Oil edges up as U.S. President Trump set to meet North Korea’s Kim

By Henning Gloystein

Crude oil futures rose on Friday as Asian stock markets gained on news that North Korean leader Kim Jong Un will meet with U.S. President Donald Trump.

The two will likely meet by May and Kim has pledged to refrain from further nuclear or missile tests, South Korea’s national security chief said late on Thursday after briefing White House officials on talks between Seoul and Pyongyang.

The White House said Trump would accept the invitation at a place and time to be determined.

The news lifted Asian stocks markets, and pulled crude oil futures along with them, traders said.

Brent crude futures were at $63.79 per barrel at 0753 GMT, up 18 cents, or 0.3 percent, from their previous close.

U.S. West Texas Intermediate (WTI) crude futures were at $60.24 a barrel, up 12 cents, or 0.2 percent.

Despite these increases, Brent and WTI are on course for weekly declines of almost 1 percent and 1.6 percent, respectively.

Traders said the weakness is due to soaring output from the United States, which has risen by 23 percent since the middle of 2016, to 10.37 million barrels per day (bpd).

“The market continues to struggle to shake off an excess supply… (boosted) by increased supply from a growing U.S. shale patch,” ANZ Bank said on Friday.

Thanks largely to shale drilling, the United States now produces more crude than top exporter Saudi Arabia. Only Russia pumps more, at almost 11 million bpd.

“It seems only a matter of time before the U.S. becomes the biggest oil producer in the world. The main question which keeps investors busy is when exactly this will be reached,” Hans van Cleef, senior energy economist at Dutch bank ABN Amro, said in a note to investors.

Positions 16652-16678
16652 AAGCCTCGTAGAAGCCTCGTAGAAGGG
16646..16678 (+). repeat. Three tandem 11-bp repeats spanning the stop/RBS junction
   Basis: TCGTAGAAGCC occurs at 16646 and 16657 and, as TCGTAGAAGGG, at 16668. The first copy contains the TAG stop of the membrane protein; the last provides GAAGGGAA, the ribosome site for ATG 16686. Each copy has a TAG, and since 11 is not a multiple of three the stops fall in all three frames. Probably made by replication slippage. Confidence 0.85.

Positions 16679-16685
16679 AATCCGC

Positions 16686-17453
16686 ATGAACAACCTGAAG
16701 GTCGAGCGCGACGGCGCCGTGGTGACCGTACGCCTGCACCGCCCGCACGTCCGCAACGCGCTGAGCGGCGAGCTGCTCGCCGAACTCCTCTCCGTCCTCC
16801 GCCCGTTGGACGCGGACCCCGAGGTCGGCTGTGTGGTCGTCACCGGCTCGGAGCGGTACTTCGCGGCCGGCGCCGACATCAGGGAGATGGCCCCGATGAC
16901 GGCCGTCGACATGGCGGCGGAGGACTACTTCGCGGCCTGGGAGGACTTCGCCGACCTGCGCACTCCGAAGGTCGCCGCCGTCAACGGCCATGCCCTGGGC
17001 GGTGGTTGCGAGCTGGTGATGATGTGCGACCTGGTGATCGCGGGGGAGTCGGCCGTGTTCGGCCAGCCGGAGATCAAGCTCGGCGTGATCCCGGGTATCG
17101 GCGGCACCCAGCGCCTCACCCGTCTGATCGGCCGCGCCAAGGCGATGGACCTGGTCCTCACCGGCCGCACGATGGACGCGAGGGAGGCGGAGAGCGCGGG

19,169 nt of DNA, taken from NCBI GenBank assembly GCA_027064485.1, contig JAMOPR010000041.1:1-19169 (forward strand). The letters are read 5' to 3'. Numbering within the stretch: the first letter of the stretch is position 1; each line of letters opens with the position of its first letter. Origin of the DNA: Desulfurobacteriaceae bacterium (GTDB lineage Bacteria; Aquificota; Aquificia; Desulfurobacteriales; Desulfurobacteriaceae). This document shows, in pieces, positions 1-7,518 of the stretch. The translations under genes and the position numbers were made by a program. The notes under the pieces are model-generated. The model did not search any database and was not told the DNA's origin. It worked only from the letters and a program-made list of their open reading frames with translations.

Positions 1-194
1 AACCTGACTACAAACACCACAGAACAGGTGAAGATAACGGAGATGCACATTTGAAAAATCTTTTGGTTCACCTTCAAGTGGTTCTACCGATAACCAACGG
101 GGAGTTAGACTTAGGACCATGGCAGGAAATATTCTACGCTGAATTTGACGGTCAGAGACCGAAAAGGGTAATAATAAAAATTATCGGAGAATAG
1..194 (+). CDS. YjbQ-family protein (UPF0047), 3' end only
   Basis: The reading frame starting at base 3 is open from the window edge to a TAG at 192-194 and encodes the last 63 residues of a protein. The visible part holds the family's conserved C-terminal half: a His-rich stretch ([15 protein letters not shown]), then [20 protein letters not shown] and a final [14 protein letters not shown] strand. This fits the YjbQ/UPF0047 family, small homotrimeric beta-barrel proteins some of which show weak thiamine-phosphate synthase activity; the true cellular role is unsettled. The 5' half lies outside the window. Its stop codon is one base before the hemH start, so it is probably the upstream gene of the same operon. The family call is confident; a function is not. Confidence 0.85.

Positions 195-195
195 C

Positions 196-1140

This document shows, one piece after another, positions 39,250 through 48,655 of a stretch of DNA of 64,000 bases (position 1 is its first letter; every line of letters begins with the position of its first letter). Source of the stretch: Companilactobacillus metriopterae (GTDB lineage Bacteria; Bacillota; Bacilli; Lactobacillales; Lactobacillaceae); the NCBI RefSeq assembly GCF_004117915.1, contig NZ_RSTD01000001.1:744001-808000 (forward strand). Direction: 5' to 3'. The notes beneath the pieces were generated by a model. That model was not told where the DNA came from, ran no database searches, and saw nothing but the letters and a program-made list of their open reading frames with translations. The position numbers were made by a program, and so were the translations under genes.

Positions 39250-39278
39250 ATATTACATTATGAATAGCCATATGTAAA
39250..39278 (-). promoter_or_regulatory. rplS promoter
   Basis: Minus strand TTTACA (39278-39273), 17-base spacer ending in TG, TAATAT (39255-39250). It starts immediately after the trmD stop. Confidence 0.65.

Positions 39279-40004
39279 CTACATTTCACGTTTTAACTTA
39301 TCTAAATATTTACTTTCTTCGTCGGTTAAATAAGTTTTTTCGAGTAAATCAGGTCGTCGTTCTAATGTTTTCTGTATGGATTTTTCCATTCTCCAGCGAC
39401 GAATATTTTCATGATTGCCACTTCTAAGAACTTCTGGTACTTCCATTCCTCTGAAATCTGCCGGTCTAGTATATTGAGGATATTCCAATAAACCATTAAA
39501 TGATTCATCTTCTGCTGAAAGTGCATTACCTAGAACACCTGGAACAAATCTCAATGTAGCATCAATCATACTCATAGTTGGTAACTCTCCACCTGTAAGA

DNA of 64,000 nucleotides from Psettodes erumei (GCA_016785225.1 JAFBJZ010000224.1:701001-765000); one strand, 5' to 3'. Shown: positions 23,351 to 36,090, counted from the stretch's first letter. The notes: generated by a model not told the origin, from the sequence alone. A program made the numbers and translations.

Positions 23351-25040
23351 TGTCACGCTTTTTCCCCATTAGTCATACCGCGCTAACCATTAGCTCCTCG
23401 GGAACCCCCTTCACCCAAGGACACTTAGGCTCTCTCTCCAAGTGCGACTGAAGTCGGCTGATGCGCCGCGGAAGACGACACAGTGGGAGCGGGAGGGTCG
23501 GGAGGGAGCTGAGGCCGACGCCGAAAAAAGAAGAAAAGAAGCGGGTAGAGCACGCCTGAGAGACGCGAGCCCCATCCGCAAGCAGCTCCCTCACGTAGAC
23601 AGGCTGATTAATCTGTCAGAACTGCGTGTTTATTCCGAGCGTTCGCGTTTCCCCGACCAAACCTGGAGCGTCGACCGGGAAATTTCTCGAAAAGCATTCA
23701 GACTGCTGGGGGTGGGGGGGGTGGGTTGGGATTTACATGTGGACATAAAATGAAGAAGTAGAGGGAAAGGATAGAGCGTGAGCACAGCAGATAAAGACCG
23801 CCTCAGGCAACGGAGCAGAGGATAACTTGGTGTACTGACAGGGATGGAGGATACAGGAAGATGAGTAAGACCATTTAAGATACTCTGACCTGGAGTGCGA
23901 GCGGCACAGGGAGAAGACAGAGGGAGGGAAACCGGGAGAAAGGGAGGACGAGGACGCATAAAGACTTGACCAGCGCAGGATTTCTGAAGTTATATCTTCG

Unlike Middle East producers, where output is largely dictated by state-owned oil companies, U.S. producers drill and sell purely based on economics. If prices remain at current levels or rise further, U.S. drillers are profitable and will raise output; if prices stumble, U.S. production will fall.

“The correlation between the U.S. oil production and the oil prices will remain considerable,” van Cleef said.

As much as production, oil prices will also depend on demand.

Here, there are signs of a slowdown, although much of this could be seasonal as the Northern Hemisphere winter ends.

Iran’s crude and condensate exports are set to fall by 21 percent in March, compared with the previous month, to 1.94 million bpd, according to a source with knowledge of the tanker schedules. That is the lowest since March 2016.

Compared to a year ago, March liftings from Iran will be down 26 percent.